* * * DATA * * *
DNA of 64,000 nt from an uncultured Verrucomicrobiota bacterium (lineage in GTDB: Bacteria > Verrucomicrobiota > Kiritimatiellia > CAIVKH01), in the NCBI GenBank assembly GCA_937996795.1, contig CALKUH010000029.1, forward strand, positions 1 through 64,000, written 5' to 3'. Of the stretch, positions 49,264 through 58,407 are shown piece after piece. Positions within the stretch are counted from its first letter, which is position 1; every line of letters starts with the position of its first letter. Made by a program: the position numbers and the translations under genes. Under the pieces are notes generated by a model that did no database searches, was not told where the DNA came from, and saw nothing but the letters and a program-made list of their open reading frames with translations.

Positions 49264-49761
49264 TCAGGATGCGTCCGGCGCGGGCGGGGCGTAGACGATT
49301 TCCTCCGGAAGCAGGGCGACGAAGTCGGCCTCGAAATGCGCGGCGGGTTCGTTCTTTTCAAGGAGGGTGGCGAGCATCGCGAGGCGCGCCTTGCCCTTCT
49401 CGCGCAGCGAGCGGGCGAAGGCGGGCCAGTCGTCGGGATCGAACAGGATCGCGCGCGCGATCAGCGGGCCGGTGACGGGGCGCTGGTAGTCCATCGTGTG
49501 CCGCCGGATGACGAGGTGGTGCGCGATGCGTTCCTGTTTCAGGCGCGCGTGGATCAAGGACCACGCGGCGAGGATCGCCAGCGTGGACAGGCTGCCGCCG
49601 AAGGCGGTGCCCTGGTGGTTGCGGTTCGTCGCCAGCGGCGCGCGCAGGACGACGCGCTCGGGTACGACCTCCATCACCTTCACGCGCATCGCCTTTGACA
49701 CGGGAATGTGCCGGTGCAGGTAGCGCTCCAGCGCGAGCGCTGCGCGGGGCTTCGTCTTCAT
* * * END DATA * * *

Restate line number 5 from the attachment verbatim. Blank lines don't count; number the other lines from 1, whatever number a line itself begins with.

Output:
49401 CGCGCAGCGAGCGGGCGAAGGCGGGCCAGTCGTCGGGATCGAACAGGATCGCGCGCGCGATCAGCGGGCCGGTGACGGGGCGCTGGTAGTCCATCGTGTG